Monday, July 21, 2008

I'm a regular Professor Trelawney

in-tu-i-tion: (noun) direct perception of truth, fact, etc., independent of any reasoning process; immediate apprehension.

I feel great today. Really, really great. Super great. Awesome great. Totally great.

Why? Not really sure.

But it's like some weight has been lifted. I feel buoyed. I feel energetic. I feel reinvigorated. I feel re-energized. Which is strange because there has been no physical, measurable change in my life to warrant this newfound joy. I say this is strange because there are certain situations in my life that are causing me a great deal of grief and irritation and general unpleasantness.

I also feel like something is going to happen. You know that feeling you get, that you can't really describe and isn't menstrual cramps or indigestion but this weird, flip-floppy stomach feeling that something - something - is going to happen? And it could be big or small, it could be directly beneficial or tacitly worthwhile, it could affect just you or you and everyone else - but it's something. And it's coming. And it has nothing to do with Cloverfield.

I feel almost vomitty in excitement and anticipation. I guess I'm mostly sure why I feel so good, but I don't know what it is that's going to happen.

Really, I'm not trying to be Jo-Jo's Psychic Alliance here or anything. Nor do I think it's just a high-pressure system bringing in a thunderstorm. All I know is I feel happy and optimistic and even a little giddy. And I feel that a li'l sumpin'-sumpin' is comin'.

Saturday, July 19, 2008

iWant Redux

want: (verb) to feel inclined; wish; like.
want: (noun) the state of being without something desired or needed; need.

"What do you want?"

Such a simple question. Only four little words, after all. Monosyllabic at that. So innocent, so unassuming.

Yet so fully loaded.

I used to think (and still do think, as a matter of fact) that what I want is actually pretty simple because I don't want a huge house or fancy cars or several yearly exotic vacations or lots of material things (notable exception: books, cause I'm a nerd). That's not to say that if I were to come into all these things at some point in my life I would turn them down. It's more so that I don't strive for these things. I don't feel the need to have all that stuff to feel fulfilled and content.

So what do I want? I want structure. I want fulfillment. I want challenges. I want new opportunities to learn from. I want good people. I want laughter. I want optimism. That's not a daunting list, is it? That's not asking too much, right? Maybe that's why we strive for the material things in life. It's so much easier to buy a new SUV than it is to figure out how to get and maintain a positive emotional state.

Thing is, a lot of what I want I can control. I can choose to be optimistic. I can choose to fill my life with people I like and care about and who make me laugh. I can choose to live my a set of rules or a structure that works for my particular needs. That's the easy part, the individucal personal stuff. It's the other stuff that just gets so effing hard. I know what I not only want but need professionally and I know that I need to make a change, but right now I think it would just be easier to go buy a Vespa and call it a day. I know what I want from the relationships in my life but if the other person doesn't want the same thing, do I really just walk away? I also understand that life really is about compromise and I'm getting better at not compromising myself for the sake of others but that doesn't make it any easier when it comes to deciding what's best.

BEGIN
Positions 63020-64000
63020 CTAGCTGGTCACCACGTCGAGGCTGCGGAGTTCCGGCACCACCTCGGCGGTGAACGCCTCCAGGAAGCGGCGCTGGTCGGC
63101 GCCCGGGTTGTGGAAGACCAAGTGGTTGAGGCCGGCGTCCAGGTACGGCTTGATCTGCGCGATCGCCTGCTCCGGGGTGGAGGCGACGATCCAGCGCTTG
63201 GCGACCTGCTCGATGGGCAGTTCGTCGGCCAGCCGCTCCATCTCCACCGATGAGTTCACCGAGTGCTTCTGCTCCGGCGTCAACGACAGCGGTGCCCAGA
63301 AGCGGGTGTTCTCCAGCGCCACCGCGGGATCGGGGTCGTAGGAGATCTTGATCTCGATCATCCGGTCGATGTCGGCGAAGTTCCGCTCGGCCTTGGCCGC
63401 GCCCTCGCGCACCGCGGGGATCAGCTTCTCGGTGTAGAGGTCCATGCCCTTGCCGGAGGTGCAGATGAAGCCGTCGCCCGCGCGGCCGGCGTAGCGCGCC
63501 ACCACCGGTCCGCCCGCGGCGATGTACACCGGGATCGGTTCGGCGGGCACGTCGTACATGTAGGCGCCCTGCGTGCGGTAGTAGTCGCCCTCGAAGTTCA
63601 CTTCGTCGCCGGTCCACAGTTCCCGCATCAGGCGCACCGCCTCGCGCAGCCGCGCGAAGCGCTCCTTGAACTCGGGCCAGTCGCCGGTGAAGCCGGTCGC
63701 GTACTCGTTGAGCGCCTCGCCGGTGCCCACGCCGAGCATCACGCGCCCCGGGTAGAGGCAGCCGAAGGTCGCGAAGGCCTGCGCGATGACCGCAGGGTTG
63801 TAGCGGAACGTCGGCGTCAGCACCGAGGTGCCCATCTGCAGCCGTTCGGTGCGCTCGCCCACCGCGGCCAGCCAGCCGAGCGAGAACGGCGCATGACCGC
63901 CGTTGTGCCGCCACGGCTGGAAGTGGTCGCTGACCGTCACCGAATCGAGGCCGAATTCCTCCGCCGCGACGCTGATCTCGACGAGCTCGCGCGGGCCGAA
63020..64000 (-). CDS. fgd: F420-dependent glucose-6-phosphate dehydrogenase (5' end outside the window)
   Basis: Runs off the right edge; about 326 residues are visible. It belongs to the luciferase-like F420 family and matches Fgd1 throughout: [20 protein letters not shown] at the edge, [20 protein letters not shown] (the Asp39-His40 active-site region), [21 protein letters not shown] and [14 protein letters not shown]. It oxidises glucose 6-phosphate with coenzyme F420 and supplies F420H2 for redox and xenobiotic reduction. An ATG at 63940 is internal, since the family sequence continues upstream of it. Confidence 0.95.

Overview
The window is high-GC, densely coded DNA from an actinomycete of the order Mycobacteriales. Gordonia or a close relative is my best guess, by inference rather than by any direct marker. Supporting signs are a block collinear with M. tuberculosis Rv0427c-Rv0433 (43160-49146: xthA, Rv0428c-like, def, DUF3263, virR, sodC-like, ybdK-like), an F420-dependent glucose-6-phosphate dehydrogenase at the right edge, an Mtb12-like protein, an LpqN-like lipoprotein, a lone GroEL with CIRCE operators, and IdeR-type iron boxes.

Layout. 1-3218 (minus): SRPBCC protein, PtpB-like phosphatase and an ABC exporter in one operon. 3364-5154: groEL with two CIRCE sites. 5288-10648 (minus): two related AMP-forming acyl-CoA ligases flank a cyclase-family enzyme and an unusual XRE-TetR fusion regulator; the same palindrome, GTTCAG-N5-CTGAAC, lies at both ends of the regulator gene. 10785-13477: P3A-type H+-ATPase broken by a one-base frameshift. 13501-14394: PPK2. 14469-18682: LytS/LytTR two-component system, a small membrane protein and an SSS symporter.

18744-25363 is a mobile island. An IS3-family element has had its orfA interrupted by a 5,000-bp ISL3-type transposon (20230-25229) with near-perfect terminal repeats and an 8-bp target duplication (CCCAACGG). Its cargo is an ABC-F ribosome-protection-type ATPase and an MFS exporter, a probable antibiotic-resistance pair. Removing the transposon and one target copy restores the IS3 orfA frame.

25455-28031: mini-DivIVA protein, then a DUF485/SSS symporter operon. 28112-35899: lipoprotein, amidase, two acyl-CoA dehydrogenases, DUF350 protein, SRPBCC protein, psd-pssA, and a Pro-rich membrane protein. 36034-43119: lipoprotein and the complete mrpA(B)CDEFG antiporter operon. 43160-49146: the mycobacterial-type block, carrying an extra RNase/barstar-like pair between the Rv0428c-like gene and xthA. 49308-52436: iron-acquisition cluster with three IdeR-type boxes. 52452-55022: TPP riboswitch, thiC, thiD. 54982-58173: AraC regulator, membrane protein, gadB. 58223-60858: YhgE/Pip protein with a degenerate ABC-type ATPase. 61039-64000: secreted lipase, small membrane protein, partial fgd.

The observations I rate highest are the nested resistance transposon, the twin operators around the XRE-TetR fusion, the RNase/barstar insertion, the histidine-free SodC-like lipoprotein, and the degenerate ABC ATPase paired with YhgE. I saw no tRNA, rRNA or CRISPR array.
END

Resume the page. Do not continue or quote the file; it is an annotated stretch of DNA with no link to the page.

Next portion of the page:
From all of this, the one thing I have learned is something I not only want, but need: to relax, to let go, to channel my inner Pisces and just be a free spirit. So often I create obstacles that don't exist and then use them as a reason to not pursue things. I get this from my mother; I don't fault her but I know that I need to work on this.

And maybe that's what I need to do to really get at what I want.

Thursday, July 17, 2008

Da na na na na na na na

ex-cite-ment: (noun) an excited state or condition.

I am going to see The Dark Knight tonight. At midnight. In IMAX. (On IMAX? At IMAX?)


That is all.

Friday, July 11, 2008


out-rage: (noun) a powerful feeling of resentment or anger aroused by something perceived as an injury, insult, or injustice.

So, kids, do we know what today is? On the count of three...1...2...3...the iPhone comes to Canada today!

Um, so ... yeah?

The iPhone is here. Nay, not just the iPhone but the 3G iPhone that has had Apple-holics salivating for weeks and Apple-phobes wondering WTF. No matter which side of the fence you stand on, chances are you've heard all the media hubbub about Rogers not giving fair data plan rates and requiring you to sign a 3-year contract to get the phone. There's even a petition about it to force Rogers to change their tune. And they did - kinda - when they offered a $30/month data plan rate if you sign up before the end of August. In my office, there has been no end of bitching about Rogers monopolistic, price-gouging ways and I've heard ample whining from many corners about how unfair it all is (hmph!) and other countries get better deals (foot stomp) and this sucks (arms crossed)!

For me, I've got two minds about this. First: it's a phone. If you want one, you can get one. If you don't like the prices, get something else.

Second: I wonder how different society might be if we expressed this kind outrage and indignation about, say, child poverty or homelessness or gun violence or all the jobs being cut in Ontario right now. Imagine what might be accomplished if people decided that things needed to change, that we need more affordable housing or some real anti-gun legislation or that the economy of the province really needs to be looked at. When GM closed plants in Oshawa, there were blockades by workers and that got some media attention...but then a judge ordered them to go home and that was it. But iPhone is everywhere.